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Jun 27, 2016
This week’s theme
Color words derived from animals

This week’s words
vermeil
teal
ponceau
taupe
sepia

vermeil color
Vermeil color

vermeil wine cooler
A vermeil wine cooler made by Paul Storr in 1810, located in the Vermeil Room of the White House
Photo: White House

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A.Word.A.Day
with Anu Garg

Natural is good. Usually. Arsenic can be natural too. This appearance of natural becoming synonymous with goodness has resulted in some unfortunate side effects. Some food manufacturers use crushed insects to color the food (video, wiki), so that they can label their food as “all natural”.

Many animals have given their names to colors in the English language. This week we’ll review five such words. Other animals that make appearances this week are duck, peacock, mole, and cuttlefish.

vermeil

PRONUNCIATION:
(VUHR-mil, -mayl)

MEANING:
noun: 1. Vermilion color: bright orange-red. 2. Metal, such as silver, bronze, or copper that has been gilded.
adjective: Bright red in color.

ETYMOLOGY:
The word is coined after insects (of genus Kermes) that are used to make red dye. From Latin vermiculus (little worm, kermes), diminutive of vermis (worm). Ultimately from Indo-European root wer- (to turn or bend), which also gave us wring, weird, writhe, worth, revert, universe, conversazione, divers, malversation, prosaic, versal, verso, and wroth. Earliest documented use: 1400.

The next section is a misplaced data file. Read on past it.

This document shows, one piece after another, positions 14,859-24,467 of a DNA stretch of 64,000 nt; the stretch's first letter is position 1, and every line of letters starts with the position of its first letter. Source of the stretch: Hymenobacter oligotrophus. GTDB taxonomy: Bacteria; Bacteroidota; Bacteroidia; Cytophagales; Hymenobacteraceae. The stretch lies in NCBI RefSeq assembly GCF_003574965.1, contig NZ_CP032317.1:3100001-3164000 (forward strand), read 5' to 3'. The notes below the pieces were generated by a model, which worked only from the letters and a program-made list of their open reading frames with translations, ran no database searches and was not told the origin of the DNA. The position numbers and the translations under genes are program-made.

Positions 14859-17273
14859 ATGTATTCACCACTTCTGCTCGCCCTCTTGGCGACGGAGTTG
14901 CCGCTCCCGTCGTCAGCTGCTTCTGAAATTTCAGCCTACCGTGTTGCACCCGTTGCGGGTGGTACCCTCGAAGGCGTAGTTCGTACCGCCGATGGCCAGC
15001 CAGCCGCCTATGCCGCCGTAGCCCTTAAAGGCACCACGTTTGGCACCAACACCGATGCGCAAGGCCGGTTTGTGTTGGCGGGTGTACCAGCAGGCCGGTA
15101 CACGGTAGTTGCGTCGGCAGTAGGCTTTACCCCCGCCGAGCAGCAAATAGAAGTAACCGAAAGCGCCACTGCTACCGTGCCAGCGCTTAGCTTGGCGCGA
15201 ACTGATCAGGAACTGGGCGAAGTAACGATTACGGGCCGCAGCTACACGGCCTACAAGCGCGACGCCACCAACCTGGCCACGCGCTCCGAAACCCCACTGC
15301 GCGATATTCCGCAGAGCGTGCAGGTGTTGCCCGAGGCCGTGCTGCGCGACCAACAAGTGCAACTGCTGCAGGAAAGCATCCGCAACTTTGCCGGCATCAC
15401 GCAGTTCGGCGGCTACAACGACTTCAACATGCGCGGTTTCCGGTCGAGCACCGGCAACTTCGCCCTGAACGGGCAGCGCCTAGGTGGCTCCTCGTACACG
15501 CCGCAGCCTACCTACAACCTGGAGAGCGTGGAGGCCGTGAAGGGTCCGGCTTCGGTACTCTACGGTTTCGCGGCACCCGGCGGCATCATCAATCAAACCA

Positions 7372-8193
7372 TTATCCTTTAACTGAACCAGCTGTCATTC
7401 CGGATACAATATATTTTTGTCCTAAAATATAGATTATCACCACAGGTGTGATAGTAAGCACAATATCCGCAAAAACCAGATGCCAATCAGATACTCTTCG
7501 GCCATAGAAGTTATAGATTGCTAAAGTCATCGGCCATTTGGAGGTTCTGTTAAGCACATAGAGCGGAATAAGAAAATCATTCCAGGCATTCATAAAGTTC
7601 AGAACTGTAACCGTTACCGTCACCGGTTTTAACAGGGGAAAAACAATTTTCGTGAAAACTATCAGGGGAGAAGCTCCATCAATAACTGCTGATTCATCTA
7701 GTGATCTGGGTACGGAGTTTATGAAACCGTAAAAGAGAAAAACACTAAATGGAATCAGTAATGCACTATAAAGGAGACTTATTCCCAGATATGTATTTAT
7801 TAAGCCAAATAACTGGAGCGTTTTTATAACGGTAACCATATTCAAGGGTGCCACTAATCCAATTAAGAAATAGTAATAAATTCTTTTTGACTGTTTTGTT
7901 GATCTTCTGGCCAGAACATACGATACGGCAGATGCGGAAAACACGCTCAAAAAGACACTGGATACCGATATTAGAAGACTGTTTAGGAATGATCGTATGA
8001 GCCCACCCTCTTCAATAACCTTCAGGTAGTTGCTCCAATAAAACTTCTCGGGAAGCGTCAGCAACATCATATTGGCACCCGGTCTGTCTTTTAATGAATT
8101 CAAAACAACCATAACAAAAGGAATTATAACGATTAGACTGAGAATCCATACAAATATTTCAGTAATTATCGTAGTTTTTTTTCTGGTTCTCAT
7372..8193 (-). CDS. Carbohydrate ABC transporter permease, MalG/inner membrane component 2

USAGE:
“What grabs your attention are the four big Chinese characters in vermeil red.”
Jurie Hwang; Keeping Hanbok Traditional But Trendy: McClatchy-Tribune Business News (Washington, DC); Jan 19, 2011.

See more usage examples of vermeil in Vocabulary.com’s dictionary.

A THOUGHT FOR TODAY:
There is no greater fallacy than the belief that aims and purposes are one thing, while methods and tactics are another. -Emma Goldman, social activist (27 Jun 1869-1940)

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